U.S. stock-index futures turned lower on Tuesday after economic reports had consumer prices rising and housing starts coming in below expectations.
The Commerce Department reported housing starts declined 6.5 percent in May, versus 12.7 percent in April.
"While the report is somewhat disappointing, it must be pointed out that activity remains exactly around the 1 million mark, which is a considerable improvement from the darkest days of the housing market's demise," Andrew Wilkinson, chief market analyst at Interactive Brokers, said in an emailed note.
And the Labor Department's consumer price index jumped 0.4 percent in May.
The CPI number calls into doubt "whether the Fed can really wait until the middle of 2015 before raising interest rates. The inflation data may no longer give them such time and is the one thing that can muck up their exit plans," noted Peter Boockvar, chief market analyst at the Lindsey Group.
Treasury prices fell along with stock futures, with the 10-year yield jumping 3 basis points to 2.631 percent.
Crude-oil futures dropped 50 cents to $106.40 a barrel and gold futures fell $10.30 to $1,265.00 an ounce.
Islamist militants took control of another Iraqi town, Saqlaqiya, on Monday, with the help of allied tribesmen. There were also reports of fighting south of Baghdad. The U.S. is reportedly considering air strikes to help Iraq fight off the rebels, but has ruled out coordinated military action with Iran.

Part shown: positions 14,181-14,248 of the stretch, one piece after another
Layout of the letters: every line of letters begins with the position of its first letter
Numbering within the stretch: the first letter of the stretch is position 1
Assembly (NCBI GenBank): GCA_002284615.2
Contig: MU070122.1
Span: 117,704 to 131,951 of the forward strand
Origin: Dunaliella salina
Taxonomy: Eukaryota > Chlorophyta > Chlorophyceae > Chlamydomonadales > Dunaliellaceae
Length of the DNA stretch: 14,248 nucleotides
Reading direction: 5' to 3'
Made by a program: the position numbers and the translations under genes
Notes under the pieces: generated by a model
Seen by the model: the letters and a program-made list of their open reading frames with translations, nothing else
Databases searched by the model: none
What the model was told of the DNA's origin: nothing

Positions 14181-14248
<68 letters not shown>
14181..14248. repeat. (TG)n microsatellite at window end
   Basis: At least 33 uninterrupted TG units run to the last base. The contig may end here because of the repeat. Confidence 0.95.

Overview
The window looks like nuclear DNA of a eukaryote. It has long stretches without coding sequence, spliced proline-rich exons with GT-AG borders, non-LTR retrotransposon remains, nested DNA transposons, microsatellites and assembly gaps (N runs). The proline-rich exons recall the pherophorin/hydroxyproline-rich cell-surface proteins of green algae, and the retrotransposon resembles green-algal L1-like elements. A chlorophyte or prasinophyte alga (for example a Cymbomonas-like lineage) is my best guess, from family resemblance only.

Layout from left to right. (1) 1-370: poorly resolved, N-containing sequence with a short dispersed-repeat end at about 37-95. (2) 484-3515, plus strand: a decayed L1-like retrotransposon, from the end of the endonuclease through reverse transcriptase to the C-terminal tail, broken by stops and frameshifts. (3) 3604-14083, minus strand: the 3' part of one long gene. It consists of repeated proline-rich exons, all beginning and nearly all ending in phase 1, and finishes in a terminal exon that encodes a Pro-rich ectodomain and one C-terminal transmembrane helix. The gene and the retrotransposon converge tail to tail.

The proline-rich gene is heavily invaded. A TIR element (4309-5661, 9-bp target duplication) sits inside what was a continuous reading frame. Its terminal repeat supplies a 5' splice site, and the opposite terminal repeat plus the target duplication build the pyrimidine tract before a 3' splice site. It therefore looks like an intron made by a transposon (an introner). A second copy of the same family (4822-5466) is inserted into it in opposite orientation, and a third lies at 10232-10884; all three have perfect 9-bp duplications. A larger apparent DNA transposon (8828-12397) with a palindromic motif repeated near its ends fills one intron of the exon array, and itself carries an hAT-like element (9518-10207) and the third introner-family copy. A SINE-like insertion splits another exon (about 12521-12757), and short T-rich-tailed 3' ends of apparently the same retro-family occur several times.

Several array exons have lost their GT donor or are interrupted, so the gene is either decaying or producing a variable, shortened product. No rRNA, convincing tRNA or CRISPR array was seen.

Russia cut off gas supplies to Ukraine on Monday, after the two countries failed to agree on payment.
Concerns about Argentina also weighed on sentiment. The country faces default if it does not repay $1.3 billion by June 30, after the U.S. Supreme Court ruled out an appeal against paying creditors.
U.S. stocks reversed losses on Monday to end mildly higher for a second consecutive session. This followed upbeat economic reports: May industrial production increased, home builder sentiment surged in June and the Empire State index of business conditions rose to a four-year high.
No major quarterly earnings are due before markets open, but Adobe Systems will report after Wall Street closes.
Also on Monday, the International Monetary Fund announced it had revised down its forecast for real growth in the U.S. for 2014 to 2 percent, after the sharper-than-expected slowdown in the first quarter.
—By CNBC's Katy Barnato